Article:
1099's Are A Waste of Time
By Ken Rogers,
CEO - My Fiscal Office, LLC
Congress passed a law that requires companies paying contractors over $600 to issue 1099s. The amount was selected to account for 'large' dollar amounts. This amount was not selected 20 years ago, not 30 years ago or even 40 years ago but almost 70 years ago (in 1954) when $600 was a significate amount of money.
If your business also has income from non-business customers or does not meet certain thresholds, then only some of your income is reported on 1099s. That means using 1099s to report taxable income is not correct and you need a system to track all your income.
This also means that the IRS does not have a record of all your income. They only know if you report less than the sum of 1099s sent by your clients. Therefore, it is possible that the entire 1099 reporting system does not help the IRS find hidden income.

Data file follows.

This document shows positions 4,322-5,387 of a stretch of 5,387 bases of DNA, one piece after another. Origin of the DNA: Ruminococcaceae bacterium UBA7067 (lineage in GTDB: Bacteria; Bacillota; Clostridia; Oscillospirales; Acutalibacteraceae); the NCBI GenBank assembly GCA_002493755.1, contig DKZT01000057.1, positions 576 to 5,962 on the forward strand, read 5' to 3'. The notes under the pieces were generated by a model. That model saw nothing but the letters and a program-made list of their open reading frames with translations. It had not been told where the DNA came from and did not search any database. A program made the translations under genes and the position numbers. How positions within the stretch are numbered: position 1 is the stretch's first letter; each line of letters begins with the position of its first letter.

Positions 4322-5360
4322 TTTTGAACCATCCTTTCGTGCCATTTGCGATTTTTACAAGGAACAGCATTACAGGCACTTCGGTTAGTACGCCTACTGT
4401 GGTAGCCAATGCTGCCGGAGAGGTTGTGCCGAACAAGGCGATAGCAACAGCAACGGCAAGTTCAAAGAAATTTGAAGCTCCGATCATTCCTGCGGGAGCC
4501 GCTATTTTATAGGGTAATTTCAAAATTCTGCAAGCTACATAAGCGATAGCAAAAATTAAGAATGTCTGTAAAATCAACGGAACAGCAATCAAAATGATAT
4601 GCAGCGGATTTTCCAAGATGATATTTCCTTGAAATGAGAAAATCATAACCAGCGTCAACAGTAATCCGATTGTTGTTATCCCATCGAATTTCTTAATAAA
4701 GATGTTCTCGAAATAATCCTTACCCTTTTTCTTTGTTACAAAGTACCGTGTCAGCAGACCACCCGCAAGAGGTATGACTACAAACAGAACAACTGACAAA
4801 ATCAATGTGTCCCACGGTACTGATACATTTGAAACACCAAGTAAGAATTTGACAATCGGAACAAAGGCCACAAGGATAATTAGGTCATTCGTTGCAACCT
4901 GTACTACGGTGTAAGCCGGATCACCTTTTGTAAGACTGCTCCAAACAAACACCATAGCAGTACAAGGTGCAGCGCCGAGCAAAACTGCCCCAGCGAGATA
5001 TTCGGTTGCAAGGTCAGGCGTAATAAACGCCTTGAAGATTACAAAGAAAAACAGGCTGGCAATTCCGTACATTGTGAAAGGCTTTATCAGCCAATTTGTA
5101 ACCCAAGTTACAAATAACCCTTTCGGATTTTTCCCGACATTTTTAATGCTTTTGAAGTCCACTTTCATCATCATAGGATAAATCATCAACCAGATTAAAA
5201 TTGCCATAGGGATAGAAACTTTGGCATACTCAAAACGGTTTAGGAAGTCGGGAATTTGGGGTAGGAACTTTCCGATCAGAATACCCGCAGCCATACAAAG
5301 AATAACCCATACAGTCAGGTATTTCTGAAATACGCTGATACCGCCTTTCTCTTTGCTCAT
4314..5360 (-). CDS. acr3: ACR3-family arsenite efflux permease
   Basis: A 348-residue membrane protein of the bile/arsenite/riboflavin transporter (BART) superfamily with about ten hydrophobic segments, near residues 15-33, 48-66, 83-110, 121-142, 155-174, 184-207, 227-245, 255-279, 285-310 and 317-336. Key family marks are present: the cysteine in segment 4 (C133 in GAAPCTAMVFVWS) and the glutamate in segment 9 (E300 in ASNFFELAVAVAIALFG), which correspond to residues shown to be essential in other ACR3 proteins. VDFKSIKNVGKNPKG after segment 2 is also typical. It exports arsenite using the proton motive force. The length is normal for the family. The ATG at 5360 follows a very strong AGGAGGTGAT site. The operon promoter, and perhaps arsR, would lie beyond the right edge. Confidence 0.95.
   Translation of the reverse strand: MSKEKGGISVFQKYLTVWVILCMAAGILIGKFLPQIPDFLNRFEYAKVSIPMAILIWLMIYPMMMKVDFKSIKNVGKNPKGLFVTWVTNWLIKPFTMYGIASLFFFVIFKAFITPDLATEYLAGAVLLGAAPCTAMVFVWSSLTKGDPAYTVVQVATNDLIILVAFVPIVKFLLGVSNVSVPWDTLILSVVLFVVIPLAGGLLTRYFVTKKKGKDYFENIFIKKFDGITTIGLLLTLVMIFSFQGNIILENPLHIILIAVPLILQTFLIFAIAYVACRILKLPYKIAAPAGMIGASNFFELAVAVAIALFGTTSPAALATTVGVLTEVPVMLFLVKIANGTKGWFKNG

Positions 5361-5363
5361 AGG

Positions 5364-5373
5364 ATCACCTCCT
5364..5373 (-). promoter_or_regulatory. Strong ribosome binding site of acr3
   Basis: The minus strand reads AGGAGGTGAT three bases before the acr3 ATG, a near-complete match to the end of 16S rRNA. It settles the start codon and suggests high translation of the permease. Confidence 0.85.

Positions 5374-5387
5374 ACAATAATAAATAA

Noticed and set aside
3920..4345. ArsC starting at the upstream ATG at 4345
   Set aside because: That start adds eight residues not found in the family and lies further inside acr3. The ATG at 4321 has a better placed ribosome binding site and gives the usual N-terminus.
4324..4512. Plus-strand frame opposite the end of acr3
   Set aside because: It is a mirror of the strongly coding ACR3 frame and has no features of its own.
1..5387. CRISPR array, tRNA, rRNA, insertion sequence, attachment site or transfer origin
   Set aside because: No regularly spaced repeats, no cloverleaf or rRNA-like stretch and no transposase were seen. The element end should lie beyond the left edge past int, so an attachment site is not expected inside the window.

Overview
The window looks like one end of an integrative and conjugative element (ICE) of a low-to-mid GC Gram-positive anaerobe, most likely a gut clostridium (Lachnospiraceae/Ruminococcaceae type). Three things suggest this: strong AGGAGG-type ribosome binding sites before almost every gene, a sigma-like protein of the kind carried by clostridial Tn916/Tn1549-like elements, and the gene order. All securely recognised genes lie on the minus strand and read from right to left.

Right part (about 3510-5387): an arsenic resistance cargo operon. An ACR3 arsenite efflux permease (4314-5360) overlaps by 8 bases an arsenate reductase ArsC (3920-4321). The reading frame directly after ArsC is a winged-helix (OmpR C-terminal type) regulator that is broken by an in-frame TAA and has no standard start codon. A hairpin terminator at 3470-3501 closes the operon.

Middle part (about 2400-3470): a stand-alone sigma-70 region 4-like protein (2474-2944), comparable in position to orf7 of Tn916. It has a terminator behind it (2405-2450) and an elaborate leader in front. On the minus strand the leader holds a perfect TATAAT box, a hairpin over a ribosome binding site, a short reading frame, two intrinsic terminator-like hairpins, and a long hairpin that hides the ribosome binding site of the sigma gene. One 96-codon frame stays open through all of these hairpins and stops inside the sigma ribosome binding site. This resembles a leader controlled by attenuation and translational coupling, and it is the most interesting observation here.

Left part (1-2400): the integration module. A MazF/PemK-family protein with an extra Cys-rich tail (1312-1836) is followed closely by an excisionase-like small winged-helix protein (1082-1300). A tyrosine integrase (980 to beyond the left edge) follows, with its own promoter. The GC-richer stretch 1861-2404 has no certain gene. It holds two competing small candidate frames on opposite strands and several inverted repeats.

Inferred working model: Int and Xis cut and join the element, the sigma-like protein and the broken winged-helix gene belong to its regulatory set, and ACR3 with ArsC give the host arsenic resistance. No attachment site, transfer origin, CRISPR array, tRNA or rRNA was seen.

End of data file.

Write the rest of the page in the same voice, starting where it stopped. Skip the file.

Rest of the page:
Beginning in 2022, individuals, partnerships, LLCs, and corporations that earn more than $600 through various online venues will start receiving Form 1099-Ks. In prior years made through payment processors were only subject to reporting when the amount paid exceeded $20,000 and the aggregate number of transactions with that payee during the calendar year exceeded 200.
Transactions for personal transactions are specifically excluded from Form 1099-K reporting. Most payment processors will likely attempt to identify such transactions based on their user agreements, which generally specify whether the user will be using the website for personal or commercial transactions. I guess we are going to have to wait to see if PayPal, Venmo, and Zelle get this right.